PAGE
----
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Iraq twinning advances solidarity
Long-standing bonds between the NASUWT and trade union colleagues in Iraq are to be further strengthened by a twinning project.
The NASUWT is to become the first UK trade union formally twinned with a free trade union in Iraq, by linking up with the Najaf al Asraf branch of the Iraqi Teachers’ Union (ITU).
The twinning follows the extensive work undertaken by the NASUWT in Iraq to support and assist in the building of free trade unions.
The twinning will encourage continued solidarity and support between teachers in the UK and Iraq.
Plans for the future include teachers from the UK and Iraq having exchange visits and developing closer working relations to learn more about trade union organisation and the challenges facing teachers in both nations.
The twinning is the result of the NASUWT’s continued partnership with the ITU, with both unions working together to fight to overturn the oppressive anti-trade union laws introduced by Saddam Hussein and to build a genuinely democratic labour movement in Iraq.
The NASUWT has provided training, both in Iraq and the UK, to members of the ITU in supporting them to build and develop their union, and, in turn, members of the ITU have helped the NASUWT to develop its organising and campaigning agenda.
Patrick Roach, NASUWT Deputy General Secretary and member of the Education International (EI) Executive Board, welcomed the twinning as a further step forward in advancing solidarity between teachers in Iraq and the UK.
He said: “The NASUWT is delighted to establish a twinning arrangement with colleagues in Najaf.
“We are fully committed to working in solidarity with our sisters and brothers in Iraq and we regard the establishment of such links as representing a positive and progressive development.
“We will be working with our colleagues in the ITU to ensure that this relationship is mutually beneficial and effective.”
Abdullah Muhsin [right], UK representative of the ITU and the General Federation of Iraqi Workers (GFIW), an umbrella organisation representing trade unions in Iraq, added: “The NASUWT is highly regarded and respected by the GFIW and the ITU in particular.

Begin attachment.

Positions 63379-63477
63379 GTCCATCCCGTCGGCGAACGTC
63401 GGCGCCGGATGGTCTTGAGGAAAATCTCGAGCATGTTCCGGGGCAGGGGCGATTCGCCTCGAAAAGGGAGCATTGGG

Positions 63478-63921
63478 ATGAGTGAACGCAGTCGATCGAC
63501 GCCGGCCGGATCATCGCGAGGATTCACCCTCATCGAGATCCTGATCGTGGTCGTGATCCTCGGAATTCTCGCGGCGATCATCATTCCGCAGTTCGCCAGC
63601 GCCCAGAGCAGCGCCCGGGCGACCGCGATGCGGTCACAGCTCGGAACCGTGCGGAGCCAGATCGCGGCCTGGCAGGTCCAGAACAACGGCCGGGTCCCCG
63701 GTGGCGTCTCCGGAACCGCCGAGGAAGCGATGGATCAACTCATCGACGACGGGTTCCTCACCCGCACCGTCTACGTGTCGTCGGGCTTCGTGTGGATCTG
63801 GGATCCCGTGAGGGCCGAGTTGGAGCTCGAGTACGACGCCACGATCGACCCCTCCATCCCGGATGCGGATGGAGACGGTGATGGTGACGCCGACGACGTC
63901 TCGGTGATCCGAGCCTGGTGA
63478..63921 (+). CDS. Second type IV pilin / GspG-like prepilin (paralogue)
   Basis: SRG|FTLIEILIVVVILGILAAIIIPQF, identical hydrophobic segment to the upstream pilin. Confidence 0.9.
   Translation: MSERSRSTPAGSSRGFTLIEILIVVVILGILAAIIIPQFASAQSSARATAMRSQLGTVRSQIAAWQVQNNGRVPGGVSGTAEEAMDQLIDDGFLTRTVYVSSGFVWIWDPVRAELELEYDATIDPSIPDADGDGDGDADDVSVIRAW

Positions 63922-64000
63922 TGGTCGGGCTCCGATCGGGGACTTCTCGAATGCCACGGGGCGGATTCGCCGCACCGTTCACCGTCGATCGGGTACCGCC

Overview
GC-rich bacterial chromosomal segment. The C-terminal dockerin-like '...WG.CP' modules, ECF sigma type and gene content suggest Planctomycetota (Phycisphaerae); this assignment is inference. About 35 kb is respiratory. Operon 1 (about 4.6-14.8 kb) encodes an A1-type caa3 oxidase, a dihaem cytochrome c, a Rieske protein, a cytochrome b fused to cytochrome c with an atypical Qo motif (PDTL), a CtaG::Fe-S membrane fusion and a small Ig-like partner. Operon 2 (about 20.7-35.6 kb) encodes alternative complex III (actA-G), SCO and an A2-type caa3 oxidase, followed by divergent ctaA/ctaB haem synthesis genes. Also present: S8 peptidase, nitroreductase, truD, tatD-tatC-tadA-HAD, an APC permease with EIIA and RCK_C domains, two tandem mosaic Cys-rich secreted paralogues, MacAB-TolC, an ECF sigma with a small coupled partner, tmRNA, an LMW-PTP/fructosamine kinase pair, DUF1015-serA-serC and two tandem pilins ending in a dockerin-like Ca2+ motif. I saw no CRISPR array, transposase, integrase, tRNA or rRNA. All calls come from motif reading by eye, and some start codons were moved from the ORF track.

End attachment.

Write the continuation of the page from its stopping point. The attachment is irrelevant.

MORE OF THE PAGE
“This is a great opportunity for the two unions to share ideas, promote education for all and strengthen the dialogue between different cultures and faiths. It is a really unique historical opportunity.”
For more information, go to www.nasuwt.org.uk/International
STOP THE VIOLENCE IN ZIMBABWE
The NASUWT is continuing its work to press for an end to the violence in Zimbabwe, which is threatening the lives of teachers.
The Union has a long-standing association with pressure group Action for Southern Africa (ACTSA) and is supporting its Stop the Violence in Zimbabwe campaign.
In a show of support, NASUWT members joined trade unionists, activists and members of the Zimbabwean community in the UK at a protest outside the Zimbabwean embassy last month. The demonstration marked the third anniversary of Zimbabwe’s ‘run-off’ election when Mugabe’s Zanu PF party ran a campaign of violence, including mass rape, in a desperate bid to retain power.
Around 50 protesters, including Dr Patrick Roach, Deputy General Secretary of the NASUWT, waved placards and sang protest songs to voice their opposition to the continuing violence of President Robert Mugabe’s regime and called for free elections. ACTSA presented more than 1,300 petition cards to the embassy, and Dr Roach and others laid them outside the embassy with red roses, often used as a symbol of peaceful protest in Zimbabwe.
Dr Roach said: “The campaign for human rights, democracy and social justice is as alive today in Zimbabwe as it has ever been.
“The fact of the matter is that as a result of the Mugabe regime, thousands of ordinary people, including trade unionists, are being oppressed in Zimbabwe and any voice of opposition is being repressed.
“We have a moral duty and an ethical duty as a teaching trade union here in the UK to stand up for justice for Zimbabwean teachers and for Zimbabwean civil society.”
Zimbabwe has recently seen a rise in political violence with arbitrary arrests and beatings becoming more frequent in areas loyal to Zanu PF.
Members of the Progressive Teachers’ Union of Zimbabwe (PTUZ) have come under particular attack by party loyalists who are opposed to the union’s demands for equality, democracy and social justice.
Teachers have been beaten, detained without charge and forcibly transferred to other schools. The Union has been working through both ACTSA and its membership of Education International (EI), an umbrella organisation for teaching unions worldwide, to press for international action to rebuild and restore democracy to Zimbabwe.
As part of the campaign, the NASUWT and ACTSA have put together a booklet explaining the current situation in Zimbabwe and outlining what members can do to play their part in supporting their Zimbabwean colleagues.
The booklet is due to be published in the autumn term and will be available via the NASUWT and ACTSA websites.
Further details about the campaign can be found at www.actsa.org
and more information about events in Zimbabwe is available at the NASUWT’s website at www.nasuwt.org.uk/International
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